Reducing GHGs emission and promoting SOC sequestration in the croplands of Huang-Huai-Hai Plain, China: A simulation study

Dr Guocheng Wang1, Dr. Zhongkui Luo2, Dr. Enli Wang2, Dr. Wen Zhang1

1Institute of Atmospheric Physics, Chinese Academy of Sciences, Beijing, China, 2CSIRO Agriculture & Food, Canberra, Australia

The Huang-Huai-Hai (HHH) plain produces ~1/3 wheat and maize of China with high resource inputs, particularly synthetic nitrogen (N) fertilizers since the 1980s. Although fertilizer input has substantially increased crop yield and enhanced biomass carbon (C) input to the soil and thus stimulating soil C sequestration, GHG emissions (e.g., nitrous oxide (N2O)) relating to the fertilizers have been also dramatically increased. Yet, a systematic regional assessment on the trade-offs between crop yield, soil C sequestration and N2O emissions as impacted by management practices and environmental conditions is lacking. Here we calibrated a farming system model to conduct comprehensive assessment on crop yield and GHG emissions (soil CO2 and N2O emissions) during the period 1981-2010 across the HHH plain at the resolution of 10 km. We found that soil in HHH plain was a C sink with an annual C sequestration rate of 1.53 CO2-eq ha-1 yr–1 (0-30 cm soil) during the period under typical agricultural practices, but this sink could only offset about 68% of global warming potential from contemporary N2O emissions. By reducing the annual N input rate (from current more than 300 to ~250 kg N ha-1 yr-1) and enhancing residue retention rate (from current 30% to 100%), the HHH plain could act as a net sink of GHG without sacrificing yield. Apart from management, the effects of three key environmental factors, i.e., mean annual rainfall and temperature and initial soil organic carbon stock on dynamics of crop yield, soil CO2 and N2O emissions were also studied.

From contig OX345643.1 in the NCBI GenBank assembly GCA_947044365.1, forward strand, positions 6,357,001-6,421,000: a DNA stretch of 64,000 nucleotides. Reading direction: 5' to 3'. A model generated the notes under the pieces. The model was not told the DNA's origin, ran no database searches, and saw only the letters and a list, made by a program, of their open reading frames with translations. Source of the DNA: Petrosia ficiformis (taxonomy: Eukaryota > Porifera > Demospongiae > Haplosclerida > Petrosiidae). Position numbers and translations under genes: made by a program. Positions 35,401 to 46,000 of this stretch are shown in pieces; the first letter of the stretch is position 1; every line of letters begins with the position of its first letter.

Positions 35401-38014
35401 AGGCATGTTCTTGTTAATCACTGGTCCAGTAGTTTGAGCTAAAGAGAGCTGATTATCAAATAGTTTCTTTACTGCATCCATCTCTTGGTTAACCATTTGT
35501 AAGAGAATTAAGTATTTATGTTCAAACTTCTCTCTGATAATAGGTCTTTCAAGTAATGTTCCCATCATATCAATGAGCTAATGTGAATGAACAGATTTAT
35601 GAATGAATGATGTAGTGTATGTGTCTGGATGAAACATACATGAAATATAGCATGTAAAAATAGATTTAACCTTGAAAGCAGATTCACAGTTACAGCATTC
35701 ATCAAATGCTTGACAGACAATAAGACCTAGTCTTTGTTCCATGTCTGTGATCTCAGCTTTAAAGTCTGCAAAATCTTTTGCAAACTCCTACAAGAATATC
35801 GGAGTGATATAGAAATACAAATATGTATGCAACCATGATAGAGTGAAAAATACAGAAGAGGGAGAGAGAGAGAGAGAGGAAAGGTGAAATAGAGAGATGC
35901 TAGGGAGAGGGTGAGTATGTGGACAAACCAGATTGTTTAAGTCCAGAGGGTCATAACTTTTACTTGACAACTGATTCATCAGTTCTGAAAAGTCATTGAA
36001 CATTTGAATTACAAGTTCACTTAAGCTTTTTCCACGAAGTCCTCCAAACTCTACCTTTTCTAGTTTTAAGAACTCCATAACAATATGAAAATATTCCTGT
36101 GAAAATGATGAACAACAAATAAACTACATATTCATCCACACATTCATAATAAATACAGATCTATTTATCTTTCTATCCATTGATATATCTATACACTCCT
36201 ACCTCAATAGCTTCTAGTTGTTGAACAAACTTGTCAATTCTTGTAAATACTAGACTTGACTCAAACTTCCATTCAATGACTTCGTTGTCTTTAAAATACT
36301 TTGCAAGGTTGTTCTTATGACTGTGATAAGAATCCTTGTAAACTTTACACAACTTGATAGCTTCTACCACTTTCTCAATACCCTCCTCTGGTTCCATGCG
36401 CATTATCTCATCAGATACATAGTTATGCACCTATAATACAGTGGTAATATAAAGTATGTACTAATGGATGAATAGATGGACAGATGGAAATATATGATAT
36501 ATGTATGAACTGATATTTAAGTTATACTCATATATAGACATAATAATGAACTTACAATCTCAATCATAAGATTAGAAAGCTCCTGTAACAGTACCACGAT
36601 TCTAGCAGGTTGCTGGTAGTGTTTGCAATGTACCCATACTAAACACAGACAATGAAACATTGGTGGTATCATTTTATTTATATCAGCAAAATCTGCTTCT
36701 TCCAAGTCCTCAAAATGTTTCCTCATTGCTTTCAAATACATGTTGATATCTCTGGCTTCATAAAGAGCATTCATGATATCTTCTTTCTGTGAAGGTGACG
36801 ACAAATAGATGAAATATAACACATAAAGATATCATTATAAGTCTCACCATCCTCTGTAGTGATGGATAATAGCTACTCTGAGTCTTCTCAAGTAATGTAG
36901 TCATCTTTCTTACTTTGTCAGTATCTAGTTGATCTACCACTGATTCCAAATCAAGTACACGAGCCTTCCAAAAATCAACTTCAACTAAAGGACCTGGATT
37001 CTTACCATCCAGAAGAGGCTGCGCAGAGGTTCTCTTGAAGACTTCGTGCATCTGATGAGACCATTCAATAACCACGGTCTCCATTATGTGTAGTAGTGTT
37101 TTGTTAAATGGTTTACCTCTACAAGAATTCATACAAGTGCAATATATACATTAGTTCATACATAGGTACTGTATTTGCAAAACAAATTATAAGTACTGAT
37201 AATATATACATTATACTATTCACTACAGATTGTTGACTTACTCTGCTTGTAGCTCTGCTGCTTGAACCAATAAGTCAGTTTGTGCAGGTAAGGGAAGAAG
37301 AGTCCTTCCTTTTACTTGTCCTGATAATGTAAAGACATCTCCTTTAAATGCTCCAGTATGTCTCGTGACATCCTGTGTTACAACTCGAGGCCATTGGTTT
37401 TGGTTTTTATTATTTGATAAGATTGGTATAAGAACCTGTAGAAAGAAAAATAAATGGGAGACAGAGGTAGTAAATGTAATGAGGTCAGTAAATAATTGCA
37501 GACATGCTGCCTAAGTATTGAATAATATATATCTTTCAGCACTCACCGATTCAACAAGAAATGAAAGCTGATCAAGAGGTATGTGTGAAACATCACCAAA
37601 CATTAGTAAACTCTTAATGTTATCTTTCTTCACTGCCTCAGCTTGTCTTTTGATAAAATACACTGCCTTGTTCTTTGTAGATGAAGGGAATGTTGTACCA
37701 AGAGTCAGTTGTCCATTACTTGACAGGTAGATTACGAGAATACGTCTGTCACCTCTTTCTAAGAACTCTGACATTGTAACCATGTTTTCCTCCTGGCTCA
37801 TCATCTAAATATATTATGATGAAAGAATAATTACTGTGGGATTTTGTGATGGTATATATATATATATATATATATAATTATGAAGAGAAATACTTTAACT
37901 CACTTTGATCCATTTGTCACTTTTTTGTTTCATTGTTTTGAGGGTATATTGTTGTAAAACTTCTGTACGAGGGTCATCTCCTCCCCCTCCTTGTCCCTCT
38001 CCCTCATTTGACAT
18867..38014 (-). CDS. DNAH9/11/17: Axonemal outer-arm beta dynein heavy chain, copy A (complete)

Biography:

Dr. Guocheng Wang is a research scientist at Institute of Atmospheric Physics, Chinese Academy of Sciences (IAP, CAS). His research interests are quantifying carbon cycling within terrestrial ecosystems and assessing their responses to environmental and anthropogenic changes. He graduated from the University of Chinese Academy of Sciences in July of 2013, and was awarded the doctorate at the same time. He is now the leader of two projects funded by National Science Foundation of China (NSFC) and the author of more than 20 published literatures. Details can be found at: https://www.researchgate.net/profile/Guocheng_Wang5

SOIL ORGANIC MATTER

7th International Symposium
Soil Organic Matter

6 – 11 October 2019

Hilton Adelaide

Adelaide, South Australia

Australia

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